The heart of the punk revolution that forever changed the history of fashion, music, art, and western culture in general is a small shop with the evocative name 'Sex' at 430 Kings Road in London, still a pilgrimage destination for fashionistas from all over the world. It was here that, thanks to the fortunate meeting between Vivienne Westwood, the last living punk icon, and Malcolm McLaren, the future manager of the Sex Pistols, a youth revolution of incalculable scope was born.

The distinctive signs that characterised the punk movement – born at the dawn of the 1970s in the United States but which had its consecration in the second half of the decade on the shores of the English Channel – became universal symbols of a revolt that was not only musical but also social and political. Safety pins, crests, studs, ripped and unravelled, printed and discoloured clothes so dear to Vivienne Westwood, before becoming fashion and custom, were a way of being and seeing the world that was rebellious and non-conformist.

Initially born as a musical phenomenon, thanks to legendary groups such as the Ramones, The Clash and Sex Pistols, it is in fashion that the movement finds its universal consecration. The utopia of the hippies, who dreamed of a freer and fairer world, is now in its twilight years. Punk was the counterpart of economic prosperity, the fruit of an affluent society that bore children in revolt. No illusions and no future, no naivety and no return to nature, in the midst of the British recession of the 1970s, disappointed and angry young punks reflected the sentiment in their words and clothing. Leather, studs, chains, elements even close to the fetish world but worn with more toughness, bondage trousers and corsets, latex, whips, t-shirts with provocative writing, DIY garments that indifferently incorporated pipes, caps, or chains, became the main elements of a street style steeped in social criticism and taboo breaking.

Again, all that imagery, stripped of its disruptive force, is synonymous with rebellion on the catwalks and in the collections of stylists all over the planet. Interesting is, for example, the fortune that the safety pin has had, worn everywhere and in any way, as face jewellery to pierce the faces of young people or worn on T-shirts and trousers, which, while remaining the symbol of the movement, will become a luxury decorative element on the catwalks of the big names in fashion, as in the iconic dress designed in 1994 by Versace and worn by Elizabeth Hurley for the première of the film “Four Weddings and a Funeral”. The whole punk aesthetic, though weakened by its subversive charge, continues to be an inexhaustible source of inspiration for designers of every generation. Just think of what we saw on the Spring/Summer 2023 catwalks.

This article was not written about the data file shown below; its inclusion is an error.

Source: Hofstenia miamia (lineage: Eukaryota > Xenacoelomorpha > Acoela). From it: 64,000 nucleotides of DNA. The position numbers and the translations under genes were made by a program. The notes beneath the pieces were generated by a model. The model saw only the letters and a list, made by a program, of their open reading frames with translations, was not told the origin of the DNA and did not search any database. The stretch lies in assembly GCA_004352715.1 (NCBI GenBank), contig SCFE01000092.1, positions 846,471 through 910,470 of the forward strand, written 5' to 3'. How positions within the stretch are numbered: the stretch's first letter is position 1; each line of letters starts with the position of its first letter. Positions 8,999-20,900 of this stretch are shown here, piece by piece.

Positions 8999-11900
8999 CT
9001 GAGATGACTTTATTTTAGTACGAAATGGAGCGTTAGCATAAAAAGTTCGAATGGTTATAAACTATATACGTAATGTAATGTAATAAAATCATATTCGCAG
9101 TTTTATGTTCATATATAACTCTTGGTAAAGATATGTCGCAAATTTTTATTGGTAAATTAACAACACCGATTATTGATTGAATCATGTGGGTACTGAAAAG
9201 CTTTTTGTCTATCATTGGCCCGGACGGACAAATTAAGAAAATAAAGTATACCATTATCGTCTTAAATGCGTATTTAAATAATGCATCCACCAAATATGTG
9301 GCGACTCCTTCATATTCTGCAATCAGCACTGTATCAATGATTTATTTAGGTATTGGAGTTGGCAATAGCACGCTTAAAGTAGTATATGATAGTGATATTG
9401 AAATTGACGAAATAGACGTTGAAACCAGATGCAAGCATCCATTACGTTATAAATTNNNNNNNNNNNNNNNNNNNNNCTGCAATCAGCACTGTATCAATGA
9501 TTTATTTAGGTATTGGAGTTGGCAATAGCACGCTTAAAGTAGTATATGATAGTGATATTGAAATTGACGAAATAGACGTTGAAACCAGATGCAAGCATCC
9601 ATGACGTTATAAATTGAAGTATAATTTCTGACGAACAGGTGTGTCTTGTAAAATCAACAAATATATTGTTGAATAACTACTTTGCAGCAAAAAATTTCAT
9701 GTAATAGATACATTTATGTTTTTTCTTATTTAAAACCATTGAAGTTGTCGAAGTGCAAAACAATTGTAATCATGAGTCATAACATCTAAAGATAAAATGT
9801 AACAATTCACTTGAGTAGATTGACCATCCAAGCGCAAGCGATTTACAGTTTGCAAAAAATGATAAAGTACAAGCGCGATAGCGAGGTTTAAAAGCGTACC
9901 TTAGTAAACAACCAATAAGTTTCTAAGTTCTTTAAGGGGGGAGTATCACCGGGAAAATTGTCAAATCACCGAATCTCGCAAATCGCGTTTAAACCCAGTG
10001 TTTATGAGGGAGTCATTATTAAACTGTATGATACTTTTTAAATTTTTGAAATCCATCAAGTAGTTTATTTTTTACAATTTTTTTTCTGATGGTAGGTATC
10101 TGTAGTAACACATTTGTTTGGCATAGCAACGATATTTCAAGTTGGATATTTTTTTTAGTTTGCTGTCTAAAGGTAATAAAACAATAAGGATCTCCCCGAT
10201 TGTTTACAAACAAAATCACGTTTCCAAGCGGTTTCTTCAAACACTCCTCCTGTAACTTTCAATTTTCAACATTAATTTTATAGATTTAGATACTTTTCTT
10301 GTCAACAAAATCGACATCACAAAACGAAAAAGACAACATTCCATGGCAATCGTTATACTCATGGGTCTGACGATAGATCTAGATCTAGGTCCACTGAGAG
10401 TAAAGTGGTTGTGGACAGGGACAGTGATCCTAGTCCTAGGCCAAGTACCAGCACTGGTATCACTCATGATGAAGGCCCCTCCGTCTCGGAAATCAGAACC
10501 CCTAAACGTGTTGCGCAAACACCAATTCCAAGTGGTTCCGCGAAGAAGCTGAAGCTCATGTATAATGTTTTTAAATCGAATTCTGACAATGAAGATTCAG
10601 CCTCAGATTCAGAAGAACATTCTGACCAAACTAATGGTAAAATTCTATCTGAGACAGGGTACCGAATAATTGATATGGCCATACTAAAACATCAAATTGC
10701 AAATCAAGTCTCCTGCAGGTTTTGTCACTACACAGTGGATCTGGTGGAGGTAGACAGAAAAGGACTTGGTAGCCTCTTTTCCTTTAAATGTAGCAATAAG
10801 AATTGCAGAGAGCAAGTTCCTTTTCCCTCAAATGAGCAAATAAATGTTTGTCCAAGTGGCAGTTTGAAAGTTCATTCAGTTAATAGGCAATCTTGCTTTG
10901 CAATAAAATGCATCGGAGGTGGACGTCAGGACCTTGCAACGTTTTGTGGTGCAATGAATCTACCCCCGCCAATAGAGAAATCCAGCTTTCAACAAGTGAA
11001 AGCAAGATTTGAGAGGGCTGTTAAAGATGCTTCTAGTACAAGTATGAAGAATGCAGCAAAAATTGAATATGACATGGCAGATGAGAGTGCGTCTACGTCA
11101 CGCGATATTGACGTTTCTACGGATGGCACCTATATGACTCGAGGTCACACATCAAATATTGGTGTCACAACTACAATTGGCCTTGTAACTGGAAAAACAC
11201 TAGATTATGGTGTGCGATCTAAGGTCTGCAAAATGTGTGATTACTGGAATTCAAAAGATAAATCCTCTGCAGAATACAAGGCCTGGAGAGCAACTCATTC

Elizabeth Hurley for the première of the film “Four Weddings and a Funeral”

The homage of Andreas Kronthaler for Vivienne Westwood is obvious, tracing a line of continuity by making the British designer's motto "Buy less, choose better and make what you buy last longer. Aim for quality, not quantity", re-actualising archive materials and fabric scraps already used to emphasise the issue of safeguarding the Planet and the immoderate use of fast fashion. Green light, then, to the celebration of the brand's history through corsets, garters, short coats and the unfailingly high platforms perfect for both him and her.

It is a decidedly more colourful and almost carnivalesque approach to punk that we saw on Thom Browne's Parisian catwalk for next Spring/Summer. The American designer presented a riot of draped dresses studded with gold embroidery, glittering flounces defining taffeta coats, feathers, corsets, exposed underwear, and head-high crests. Balenciaga, on the other hand, plays on the contrast between apocalyptic vision and funny accessories such as the punk bear bag worn by Bella Hadid on the catwalk.

Leather is the absolute protagonist, but in a super sexy guise and combined with lingerie. Leather that returns in a bursting way at Gucci in the more classic version of the jacket with the oblique zip; in Burberry's double-breasted jacket; in Versace's fringed variant and in Annakiki's studded one. All in a strictly sexy key: with lingerie dresses, micro-skirts or leotards that leave little to the imagination. Provocation, an unequivocal element of punk, remains in the foreground but without taking itself too seriously. Punk's fortunes show no sign of slowing down, as demonstrated by the imminent opening, scheduled for January 2023, of a museum, the Punk Rock Museum in Las Vegas, entirely dedicated to the history of the movement. Inside, thousands of objects and memorabilia from the most important punk bands in history will be on display, but it will also aim to involve visitors through interactive experiences, such as the possibility of playing some of the instruments used by the greatest punk musicians.